CLEAR CREEK COUNTY, Colo. — After months of summer, the snow has finally arrived at Loveland Ski Area. Now the challenge is hiring enough people to run the resort.
"We are so excited to get going for winter. It finally looks like winter up here," said Karen Cameron, Human Resources Director at Loveland. "We definitely are still hiring, and it’s difficult to hire. We have enough staff to get open, and that’s our first target."
Colorado mountain towns have become so unaffordable it’s threatening the industry that made them popular in the first place. Ski areas like Loveland are now working to find affordable housing for their seasonal employees.
"This year we’re probably going to be able to house about 10% of our staff," Cameron said. "We probably need to do more going forward to be able to staff the operation."
Twenty-five miles down the road from Loveland, the old Bearadise Motel in Idaho Springs is rebranding as Lift Landing.
Loveland Ski Area is leasing the building to provide an affordable place to live in a part of Colorado that’s increasingly becoming completely unaffordable.
Thirty Loveland employees will be able to live here this season. An additional 30 international students will live at a different location and also work at the resort.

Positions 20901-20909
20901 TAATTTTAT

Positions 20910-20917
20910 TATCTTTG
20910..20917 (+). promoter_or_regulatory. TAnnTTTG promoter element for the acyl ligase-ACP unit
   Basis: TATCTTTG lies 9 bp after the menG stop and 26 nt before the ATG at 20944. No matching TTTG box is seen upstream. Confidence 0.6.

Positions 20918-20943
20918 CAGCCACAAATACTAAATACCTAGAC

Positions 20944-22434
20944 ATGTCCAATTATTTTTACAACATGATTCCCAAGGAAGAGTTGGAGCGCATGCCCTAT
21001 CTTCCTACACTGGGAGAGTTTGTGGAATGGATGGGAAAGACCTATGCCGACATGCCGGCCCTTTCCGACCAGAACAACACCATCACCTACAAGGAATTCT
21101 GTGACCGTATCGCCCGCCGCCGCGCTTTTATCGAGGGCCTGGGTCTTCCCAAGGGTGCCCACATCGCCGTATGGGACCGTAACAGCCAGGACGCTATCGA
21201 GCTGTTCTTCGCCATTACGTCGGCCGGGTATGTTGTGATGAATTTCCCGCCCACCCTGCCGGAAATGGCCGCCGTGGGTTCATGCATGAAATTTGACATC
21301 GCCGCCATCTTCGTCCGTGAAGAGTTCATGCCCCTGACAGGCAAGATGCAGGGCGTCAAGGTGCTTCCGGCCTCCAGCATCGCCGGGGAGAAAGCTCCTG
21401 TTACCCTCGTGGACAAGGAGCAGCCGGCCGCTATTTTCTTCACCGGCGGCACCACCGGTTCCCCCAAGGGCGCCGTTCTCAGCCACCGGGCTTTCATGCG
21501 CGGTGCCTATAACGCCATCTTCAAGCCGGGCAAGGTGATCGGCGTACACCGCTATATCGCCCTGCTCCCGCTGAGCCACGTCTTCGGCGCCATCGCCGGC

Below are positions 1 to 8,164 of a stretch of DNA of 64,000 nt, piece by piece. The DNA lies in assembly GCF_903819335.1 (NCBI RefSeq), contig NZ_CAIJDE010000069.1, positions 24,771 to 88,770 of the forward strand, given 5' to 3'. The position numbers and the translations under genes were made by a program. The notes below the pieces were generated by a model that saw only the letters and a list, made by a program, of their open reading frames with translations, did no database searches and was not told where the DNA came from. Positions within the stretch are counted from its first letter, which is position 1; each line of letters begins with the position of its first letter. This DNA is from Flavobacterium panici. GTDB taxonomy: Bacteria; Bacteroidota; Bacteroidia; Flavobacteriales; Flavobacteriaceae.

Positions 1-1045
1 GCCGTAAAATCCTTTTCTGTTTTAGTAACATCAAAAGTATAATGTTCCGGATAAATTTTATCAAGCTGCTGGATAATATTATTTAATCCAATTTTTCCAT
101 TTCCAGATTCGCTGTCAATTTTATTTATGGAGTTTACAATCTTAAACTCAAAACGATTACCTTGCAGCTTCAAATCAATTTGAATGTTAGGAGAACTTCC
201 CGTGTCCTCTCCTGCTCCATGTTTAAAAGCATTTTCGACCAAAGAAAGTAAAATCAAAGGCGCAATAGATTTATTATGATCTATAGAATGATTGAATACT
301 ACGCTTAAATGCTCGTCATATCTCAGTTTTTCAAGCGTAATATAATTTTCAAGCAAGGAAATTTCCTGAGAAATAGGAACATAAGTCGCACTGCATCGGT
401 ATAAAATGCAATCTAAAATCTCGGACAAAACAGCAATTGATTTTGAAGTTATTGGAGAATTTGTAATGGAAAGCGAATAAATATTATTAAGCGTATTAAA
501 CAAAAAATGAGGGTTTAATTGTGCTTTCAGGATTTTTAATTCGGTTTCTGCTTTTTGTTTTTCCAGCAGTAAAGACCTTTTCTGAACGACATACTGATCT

"We need employees, and Clear Creek County is getting more expensive to live in. People are finding it harder and harder to find housing when they work a seasonal job," Cameron said. "It is very expensive. And there’s not a lot of properties. It’s pretty limited. Supply and demand. It’s becoming harder and harder for people moving into the community to actually buy in the community."
Communities all across Colorado are dealing with an affordable housing crisis. Summit County is offering homeowners money to take their rentals off sites like Airbnb or VRBO and instead lease them to seasonal workers.
For Loveland, the motel is just a start. The ski area hopes to provide more housing in the coming years.
"We’ll have to get creative, because there’s not a lot available and the prices are going up," Cameron said.
Because without employees, the snow alone isn’t enough to run a ski area.
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